Cynegils of Wessex

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Cynegils ( 643) was the King of the Gewisse,[a] although more commonly called the King of Wessex. He ruled from 611 to 643. Cynegils was a pagan king but under his rule Wessex started it's conversion to Christianity. Cynegils himself was baptized in 635.

King in Wessex[change | change source]

Cynegils was the grandson of Cutha.[2] He was the son of Ceol of Wessex[2] and probably the nephew of Ceolwulf.[3] He ruled jointly with his son Cwichelm.[4] The Anglo-Saxon Chronicle for the year 614 says Cynegils and Cwichelm fought together at a place named Beandun. The account said they slew two thousand sixty-five Welsh.[5] This was a major victory for the West Saxons.[3] Cynegils had some setbacks however during the middle of his reign. His son Cwichelm sent someone to try to kill King Edwin of Northumbria.[6] When Edwin attacked Wessex in retaliation five Kings of Wessex were killed.[b][7] The Northumbrian attack weakened the West Saxon army. The Anglo-Saxon Chronicle for 628 says that Cyngils, king of Wessex, and Cwichelm his son 'fought with Penda at Cirencester and came to an agreement with him there'.[9] The 'agreement' seems to have been to give Cirencester to Penda.[10] So this was a defeat for Cynegils and his son Cwichelm and a permanent loss of Cirencester.[7]

In 634 Pope Honorius I sent Bishop Birinus to England.[3] When he reached the territory of the Gewisse (Wessex) he found them almost completely pagan. He began to convert the West Saxons to Christianity. In 635 Cynegils was baptized by Birinus and King Oswald of Northumbria stood as his Godfather.[11] This may have been a condition of the marriage between Oswald and Cynegils's daughter, Cyneburh.[12] He gave Bishop Birinus the city of Dorchester and several churches so he could convert the pagans in Wessex.[13] The conversion took some time to complete and several kings who followed were either pagan or converted to Christianity later in their reigns.[12]

Cwichelm, his son, ruling as either co-king or underking, died in 636.[4] From that time on Cynegils seems to have ruled Wessex by himself until his death in 643. He was succeeded by his son Cenwalh.[14] Cynegils's reign marked the turning point for Wessex from bands of warriors to the beginnings of a united kingdom.[12]

Family[change | change source]

Cynegils had the following children:

Notes[change | change source]

  1. Bede thought of the Gewisse and the West Saxons as being the same people. That identification has been generally accepted by historians. But the Gewisse were not the only dynastic lineage in Wessex.[1]
  2. Evidence suggests that there were several 'kings' in the West Saxon royal family at the same time. So the Northumbrian attack probably killed five members of the royal house of Wessex.[7] It may have been a custom of the time to give the title 'king' to all of the war leaders in the royal family.[8] But one king would be the overlord of the kingdom.[8]

References[change | change source]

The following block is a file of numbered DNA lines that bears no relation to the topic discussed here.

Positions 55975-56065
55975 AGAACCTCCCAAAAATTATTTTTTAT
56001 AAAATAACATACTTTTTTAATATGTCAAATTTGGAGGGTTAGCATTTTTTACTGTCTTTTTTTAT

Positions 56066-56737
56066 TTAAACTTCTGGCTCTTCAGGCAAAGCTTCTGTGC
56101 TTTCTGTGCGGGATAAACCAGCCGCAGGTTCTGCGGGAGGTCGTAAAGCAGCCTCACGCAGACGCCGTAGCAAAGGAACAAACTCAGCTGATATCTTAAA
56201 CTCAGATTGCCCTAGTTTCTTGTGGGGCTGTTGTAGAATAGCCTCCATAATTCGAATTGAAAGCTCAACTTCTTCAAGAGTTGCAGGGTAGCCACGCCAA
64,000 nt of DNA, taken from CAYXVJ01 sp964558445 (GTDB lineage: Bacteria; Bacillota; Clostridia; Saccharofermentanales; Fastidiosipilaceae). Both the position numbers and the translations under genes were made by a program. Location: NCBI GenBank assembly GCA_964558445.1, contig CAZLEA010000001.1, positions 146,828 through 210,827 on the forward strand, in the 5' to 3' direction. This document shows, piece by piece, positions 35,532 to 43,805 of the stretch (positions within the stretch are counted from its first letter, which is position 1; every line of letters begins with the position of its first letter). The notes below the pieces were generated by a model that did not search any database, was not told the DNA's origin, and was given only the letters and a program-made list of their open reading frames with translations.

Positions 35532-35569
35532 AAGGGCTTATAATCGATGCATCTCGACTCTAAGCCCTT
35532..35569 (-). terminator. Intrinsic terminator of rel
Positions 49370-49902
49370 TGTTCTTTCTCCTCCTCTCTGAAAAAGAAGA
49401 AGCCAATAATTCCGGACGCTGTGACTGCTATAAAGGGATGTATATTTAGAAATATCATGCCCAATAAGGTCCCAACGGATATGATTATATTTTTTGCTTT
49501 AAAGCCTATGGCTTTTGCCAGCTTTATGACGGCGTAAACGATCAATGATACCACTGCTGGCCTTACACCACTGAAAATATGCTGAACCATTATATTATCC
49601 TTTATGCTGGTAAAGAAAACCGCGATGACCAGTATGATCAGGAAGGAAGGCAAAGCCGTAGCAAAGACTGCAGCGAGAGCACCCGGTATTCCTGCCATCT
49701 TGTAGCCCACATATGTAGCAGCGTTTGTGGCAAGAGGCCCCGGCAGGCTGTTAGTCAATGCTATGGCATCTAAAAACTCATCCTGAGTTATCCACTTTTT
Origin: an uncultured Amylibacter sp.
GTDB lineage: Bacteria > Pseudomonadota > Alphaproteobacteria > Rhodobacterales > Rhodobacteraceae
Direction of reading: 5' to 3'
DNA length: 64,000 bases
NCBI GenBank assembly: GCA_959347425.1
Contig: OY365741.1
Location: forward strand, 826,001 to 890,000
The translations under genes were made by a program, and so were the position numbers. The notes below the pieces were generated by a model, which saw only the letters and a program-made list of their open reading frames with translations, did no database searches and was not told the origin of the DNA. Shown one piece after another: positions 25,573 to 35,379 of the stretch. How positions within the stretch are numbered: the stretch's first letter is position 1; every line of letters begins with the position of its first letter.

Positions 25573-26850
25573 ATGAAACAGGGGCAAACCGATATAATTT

1. D. P. Kirby, The Earliest English Kings (London; New York: Routledge, 2000), pp. 38-39
  2. 2.0 2.1 2.2 2.3 2.4 2.5 Detlev Schwennicke, Europäische Stammtafeln: Stammtafeln zur Geschichte der Europäischen Staaten, Neue Folge, Band II (Marburg, Germany: J. A. Stargardt, 1984), Tafel 77; Mike Ashley, The Mammoth Book of British Kings and Queens (New york: Carroll & Graf, 1999), p. 303 Invalid <ref> tag; name "SchwennickeII77" defined multiple times with different content
  3. 3.0 3.1 3.2 Mike Ashley, The Mammoth Book of British Kings and Queens (New york: Carroll & Graf, 1999), p. 303
  4. 4.0 4.1 Barbara Yorke. Kings and Kingdoms of Early Anglo-Saxon England (London: Routledge, 1997), p. 143
  5. Benjamin Thorpe, The Anglo-Saxon Chronicle according to the Several Original Authorities: Translation (London: Her Majesty's Stationery Office, 1861), p. 19
  6. Benjamin Thorpe, The Anglo-Saxon Chronicle according to the Several Original Authorities: Translation (London: Her Majesty's Stationery Office, 1861), p. 20
  7. 7.0 7.1 7.2 Peter Hunter Blair, Roman Britain and Early England; 55 B.C.–A.D. 871 (New York; London: W. W. Norton & Company, 1966), p. 206
  8. 8.0 8.1 Frank Stenton, Anglo-Saxon England (Oxford University Press, 1971), p. 66
  9. Benjamin Thorpe, The Anglo-Saxon Chronicle according to the Several Original Authorities: Translation (London: Her Majesty's Stationery Office, 1861), p. 21
  10. Frank Stenton, Anglo-Saxon England (Oxford University Press, 1971), p. 45
  11. Benjamin Thorpe, The Anglo-Saxon Chronicle according to the Several Original Authorities: Translation (London: Her Majesty's Stationery Office, 1861), p. 22
  12. 12.0 12.1 12.2 Mike Ashley, The Mammoth Book of British Kings and Queens (New york: Carroll & Graf, 1999), p. 304
  13. Bede, Ecclesiastical History of the English People, trans. Leo Sherley Price, revsd. R. E. Latham (London; New York: Penguin Books, 1990), p. 153
  14. Peter Hunter Blair, Roman Britain and Early England; 55 B.C.–A.D. 871 (New York; London: W. W. Norton & Company, 1966), p. 207

Other websites[change | change source]